How a Cell Phone Became Integral to Home Automation
Long before the advent of cell phones, people used to make phone calls with old rotary dial models connected within their local communities on party lines managed by an army of operators. The old phone systems were a lot of fun if you had some time to kill and you were on good terms with your neighbors. Today, the cell phone is a smart device capable of doing everything from placing phone calls to sending and receiving text messages to completely controlling a home automation system.
Speaking of home automation, have you ever wondered how the smartphone became such an integral part of the smart home? It’s actually quite logical if you step back and think about it.
The Early Days of Home Automation and Telephones
Believe it or not, the roots of modern home automation and telephone systems date back to about the same time in U.S. history. In the late 19th century, Alexander Graham Bell was already in the process of patenting the first telephone device. At the same time, other inventors were looking for ways to automate things around the home.
The two technologies remained largely separate over the first six decades of development. The first working prototype of an automated home appeared at the 1930s World’s Fair in New York City. At the same time, we were just getting a handle on finding a way to make transcontinental phone calls. The two began to converge by the 1970s when it was finally possible to connect home security systems to remote monitoring centers by way of landline telephones.
Pure home automation still was not as popular as home security at the time, but inventors kept working on ways to automate thermostats, lighting, and appliances. By the time the first commercially viable mobile phone network was introduced in 1979, home automation was well on its way to becoming established technology.
Modern Home Automation and the Smartphone
Mobile phones remained relatively primitive until Apple introduced the iPhone in 2007 – just about the same time home automation engineers were starting to incorporate their technologies into home security. This was when it happened. Engineers realized that if home automation were ever to take off, there had to be a way to control it remotely. They looked at the personal computer as a way to achieve that goal. However, it quickly became apparent that the smartphone was a better option.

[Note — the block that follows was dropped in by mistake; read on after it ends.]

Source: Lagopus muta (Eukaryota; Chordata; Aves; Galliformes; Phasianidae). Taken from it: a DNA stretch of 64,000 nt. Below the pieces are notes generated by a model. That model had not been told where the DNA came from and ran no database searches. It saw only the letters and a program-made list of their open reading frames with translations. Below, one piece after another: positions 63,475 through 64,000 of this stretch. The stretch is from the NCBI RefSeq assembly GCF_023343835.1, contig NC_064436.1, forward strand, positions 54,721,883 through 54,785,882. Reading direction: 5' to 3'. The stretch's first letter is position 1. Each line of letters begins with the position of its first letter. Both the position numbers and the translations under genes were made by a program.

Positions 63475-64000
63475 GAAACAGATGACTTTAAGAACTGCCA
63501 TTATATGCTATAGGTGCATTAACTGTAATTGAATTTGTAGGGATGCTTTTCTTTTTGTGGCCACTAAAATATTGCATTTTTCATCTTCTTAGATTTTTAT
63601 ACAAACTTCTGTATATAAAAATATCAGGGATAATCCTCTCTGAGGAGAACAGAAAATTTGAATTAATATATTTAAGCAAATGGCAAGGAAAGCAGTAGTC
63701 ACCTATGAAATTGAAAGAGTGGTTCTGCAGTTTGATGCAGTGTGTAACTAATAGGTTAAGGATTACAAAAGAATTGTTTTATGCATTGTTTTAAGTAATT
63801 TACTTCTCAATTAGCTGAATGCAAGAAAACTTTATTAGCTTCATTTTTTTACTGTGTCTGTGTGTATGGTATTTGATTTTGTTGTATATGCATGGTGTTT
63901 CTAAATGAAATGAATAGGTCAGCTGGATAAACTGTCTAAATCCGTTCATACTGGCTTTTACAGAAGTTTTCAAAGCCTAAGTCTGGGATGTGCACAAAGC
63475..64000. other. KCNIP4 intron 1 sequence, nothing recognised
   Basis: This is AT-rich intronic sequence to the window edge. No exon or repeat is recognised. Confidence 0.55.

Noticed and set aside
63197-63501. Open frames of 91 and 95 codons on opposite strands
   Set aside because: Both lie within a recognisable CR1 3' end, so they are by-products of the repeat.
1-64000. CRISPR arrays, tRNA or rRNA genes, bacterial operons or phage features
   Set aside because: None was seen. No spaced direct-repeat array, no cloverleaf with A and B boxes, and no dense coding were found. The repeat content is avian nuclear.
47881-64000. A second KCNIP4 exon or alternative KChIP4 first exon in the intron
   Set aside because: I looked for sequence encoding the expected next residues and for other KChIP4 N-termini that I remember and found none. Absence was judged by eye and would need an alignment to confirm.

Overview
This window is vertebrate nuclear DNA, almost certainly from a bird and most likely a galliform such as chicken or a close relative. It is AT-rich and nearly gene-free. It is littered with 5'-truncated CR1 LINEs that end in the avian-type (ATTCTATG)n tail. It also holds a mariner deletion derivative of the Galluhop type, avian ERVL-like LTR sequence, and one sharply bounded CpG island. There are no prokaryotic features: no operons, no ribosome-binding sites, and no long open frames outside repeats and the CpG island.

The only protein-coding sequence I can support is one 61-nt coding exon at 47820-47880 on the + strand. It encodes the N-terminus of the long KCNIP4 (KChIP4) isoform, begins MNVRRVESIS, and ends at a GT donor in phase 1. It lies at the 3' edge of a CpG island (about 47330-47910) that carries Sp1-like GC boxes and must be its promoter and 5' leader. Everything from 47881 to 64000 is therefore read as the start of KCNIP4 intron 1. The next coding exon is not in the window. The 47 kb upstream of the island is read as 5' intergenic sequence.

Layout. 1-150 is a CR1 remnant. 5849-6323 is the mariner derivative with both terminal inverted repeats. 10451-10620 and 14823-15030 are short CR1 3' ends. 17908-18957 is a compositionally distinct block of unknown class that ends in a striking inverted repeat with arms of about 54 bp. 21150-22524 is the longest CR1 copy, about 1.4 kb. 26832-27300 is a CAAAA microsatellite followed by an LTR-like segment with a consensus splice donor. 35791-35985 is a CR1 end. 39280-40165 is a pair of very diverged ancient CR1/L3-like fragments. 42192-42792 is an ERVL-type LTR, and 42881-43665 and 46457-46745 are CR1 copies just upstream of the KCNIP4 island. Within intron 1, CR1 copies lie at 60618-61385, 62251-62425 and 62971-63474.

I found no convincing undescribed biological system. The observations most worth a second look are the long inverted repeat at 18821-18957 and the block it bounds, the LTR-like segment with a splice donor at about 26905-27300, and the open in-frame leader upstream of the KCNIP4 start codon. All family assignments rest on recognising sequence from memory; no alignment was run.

As soon as engineers discovered the potential of the smartphone for home automation, the floodgates opened. They began writing apps specifically designed for their home automation devices. And even though the market was highly fractured at that point, it set the stage for what we now enjoy in the home automation industry today.
The smart home of today can be as highly automated as the 1930s prototype discussed earlier. But the advantage of modern technology is remote access and control. Home automation still requires a central hub if it is to be used to its maximum potential, but the smartphone makes it possible to control that system from virtually anywhere in the world. This sort of control would never have been possible without smartphones.
It has been more than 100 years since the inventors of the past began looking at home automation and telephone communications in earnest. More than a century later, we have managed to take their dreams beyond their wildest expectations. And because the smartphone is now an integral part of the smart home, we have the capability to do a lot of exciting things in the home automation arena.